You can also have her write and repeat the following statement several times a day, “I’m so happy and grateful now that I’m loving and kind to my brother,” or substitute another behavior that you want her to exhibit. You might also repeat the statement to her as she falls asleep at night.
12-Year-Old Who Feels Neglected
Let’s say your pre-teen daughter feels you spend too much time working and not enough time with her. Understand that 12 is old enough to talk to as an intelligent being. So discuss it—and other problems—with her as you would an adult.
In this case, I suggest that you cut a deal or negotiate with her. Sit together and decide exactly what will work for both of you.
For instance, you might say something like the following:
I want you to be happy, and I want to have a great relationship with you, and I’m betting you feel the same way. So let’s work it out together. Maybe we can both give up a little so this works out well for both us.
You say I spend too much time at work and not enough time with you. So I’m prepared to start going to the office an hour earlier so I can come home earlier. And you have to be prepared to give up some of our time on the weekends so I can finish this big project I’m working on. Then, once the project is over, I’ll spend less time working at home.
How does that sound to you?
Listen to your daughter’s responses and keep discussing it until you’ve come up with a deal that you’re both happy with.
17-Year-Old Who is Negative/Always Complaining
If you have a teen who is often negative, there are several things you can do to help him shift his paradigm.
While your goal may be to help your child become a more positive person, trying to make him be one can backfire. Just understand that right now it is what it is.
Above all else, don’t react, respond. Instead of trying to negate his negativity, listen to it and let it go. That doesn’t mean that you agree with him. When your child is negative about something and then you react by being critical of him, it just adds to the cycle. Responding allows you to remain in control instead of allowing the situation to escalate.
As a teenager, he is old enough for you to give him honest feedback. Your ultimate goal is to let your child be who he is, but also to let him know that his moods, attitude, and words all have an impact. Giving him honest feedback sets your own boundaries while respecting his.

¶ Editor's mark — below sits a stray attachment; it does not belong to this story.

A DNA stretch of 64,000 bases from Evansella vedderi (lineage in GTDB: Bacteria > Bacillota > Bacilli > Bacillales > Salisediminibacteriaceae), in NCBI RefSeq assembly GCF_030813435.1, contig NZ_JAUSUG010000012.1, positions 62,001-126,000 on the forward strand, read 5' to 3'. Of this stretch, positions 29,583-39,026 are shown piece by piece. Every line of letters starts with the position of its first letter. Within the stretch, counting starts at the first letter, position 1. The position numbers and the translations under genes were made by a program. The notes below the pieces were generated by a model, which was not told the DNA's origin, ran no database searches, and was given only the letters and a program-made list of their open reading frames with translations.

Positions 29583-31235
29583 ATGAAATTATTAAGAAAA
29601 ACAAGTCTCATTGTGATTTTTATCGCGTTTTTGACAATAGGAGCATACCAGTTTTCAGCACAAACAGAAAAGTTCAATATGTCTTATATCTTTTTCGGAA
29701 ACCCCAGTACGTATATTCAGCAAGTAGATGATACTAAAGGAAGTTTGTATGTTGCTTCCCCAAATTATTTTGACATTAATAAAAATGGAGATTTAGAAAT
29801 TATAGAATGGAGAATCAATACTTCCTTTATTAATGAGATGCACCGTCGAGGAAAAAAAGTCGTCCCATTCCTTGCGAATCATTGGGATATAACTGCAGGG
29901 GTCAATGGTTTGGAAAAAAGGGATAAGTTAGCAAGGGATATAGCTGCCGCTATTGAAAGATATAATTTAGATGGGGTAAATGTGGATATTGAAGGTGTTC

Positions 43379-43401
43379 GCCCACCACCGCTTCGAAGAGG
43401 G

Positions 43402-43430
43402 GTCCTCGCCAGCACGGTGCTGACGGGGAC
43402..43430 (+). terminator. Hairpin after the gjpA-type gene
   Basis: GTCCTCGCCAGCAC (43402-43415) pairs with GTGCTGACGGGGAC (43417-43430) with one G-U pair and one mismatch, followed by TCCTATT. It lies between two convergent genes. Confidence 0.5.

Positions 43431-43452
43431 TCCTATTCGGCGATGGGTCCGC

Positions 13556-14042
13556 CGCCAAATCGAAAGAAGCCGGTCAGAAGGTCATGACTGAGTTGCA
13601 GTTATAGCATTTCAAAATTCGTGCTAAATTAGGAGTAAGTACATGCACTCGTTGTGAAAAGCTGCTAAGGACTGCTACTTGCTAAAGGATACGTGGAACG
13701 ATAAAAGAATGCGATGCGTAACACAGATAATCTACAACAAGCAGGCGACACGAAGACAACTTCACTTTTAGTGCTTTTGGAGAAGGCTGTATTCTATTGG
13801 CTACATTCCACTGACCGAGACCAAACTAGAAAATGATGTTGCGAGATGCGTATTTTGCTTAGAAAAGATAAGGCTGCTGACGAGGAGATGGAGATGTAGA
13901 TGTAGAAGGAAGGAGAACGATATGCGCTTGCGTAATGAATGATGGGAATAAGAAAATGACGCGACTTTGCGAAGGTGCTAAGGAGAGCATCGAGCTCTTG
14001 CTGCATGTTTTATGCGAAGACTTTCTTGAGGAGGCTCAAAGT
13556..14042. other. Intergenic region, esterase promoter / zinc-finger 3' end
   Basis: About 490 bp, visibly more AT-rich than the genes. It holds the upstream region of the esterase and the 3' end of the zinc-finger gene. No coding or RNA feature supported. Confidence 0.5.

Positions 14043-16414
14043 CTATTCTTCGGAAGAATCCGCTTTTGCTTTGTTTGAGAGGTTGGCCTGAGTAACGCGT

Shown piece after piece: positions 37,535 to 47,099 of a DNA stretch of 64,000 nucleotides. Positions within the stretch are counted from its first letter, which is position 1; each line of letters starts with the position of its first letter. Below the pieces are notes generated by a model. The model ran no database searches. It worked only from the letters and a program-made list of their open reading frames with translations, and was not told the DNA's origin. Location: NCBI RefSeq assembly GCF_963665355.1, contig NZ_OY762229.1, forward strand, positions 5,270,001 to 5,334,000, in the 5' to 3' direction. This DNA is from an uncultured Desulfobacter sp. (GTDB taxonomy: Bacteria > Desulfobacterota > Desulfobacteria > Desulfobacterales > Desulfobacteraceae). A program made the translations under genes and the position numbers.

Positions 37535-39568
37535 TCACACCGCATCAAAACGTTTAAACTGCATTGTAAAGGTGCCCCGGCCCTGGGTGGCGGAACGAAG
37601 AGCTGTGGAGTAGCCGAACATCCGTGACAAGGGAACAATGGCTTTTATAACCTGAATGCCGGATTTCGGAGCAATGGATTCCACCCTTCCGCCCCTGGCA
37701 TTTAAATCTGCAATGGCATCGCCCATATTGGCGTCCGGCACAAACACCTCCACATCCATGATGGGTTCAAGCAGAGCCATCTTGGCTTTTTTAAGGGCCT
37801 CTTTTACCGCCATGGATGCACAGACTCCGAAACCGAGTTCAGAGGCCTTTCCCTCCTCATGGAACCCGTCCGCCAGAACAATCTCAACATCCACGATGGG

Also, look at your expectations. If you’re expecting your son to be disparaging, frustrated, or verbally abusive, then that’s what you’re going to get. Change your perspective, think about who your son really is, and start to expect more positive things from him. Then, work on giving off a positive and peaceful vibe. And instead of complaining, praise the positive things about him.
Finally, encourage him to make a gratitude list each morning or before he goes to sleep at night. If and when he does that, he’ll start to notice different things than he notices now. He’ll start to attract new friends, see opportunities instead of obstacles, and get different results.
Harvest the good
Share the following with your children and it will change their life forever…
Teach your kids to harvest the good in everything they encounter.
Let them know that there’s good in EVERY situation. Tell them their job is to look for it. The more they look for good, the more they’ll find.
Of course, you’ll have to apply this practice in your own life. As I said before, it won’t do your kids any good if you tell them one thing and then demonstrate another. If they see that you always look for and find something good in every situation, it will be much easier for them to follow your lead. And that alone will help them enjoy a happier, healthier, and more abundant life.
To your success,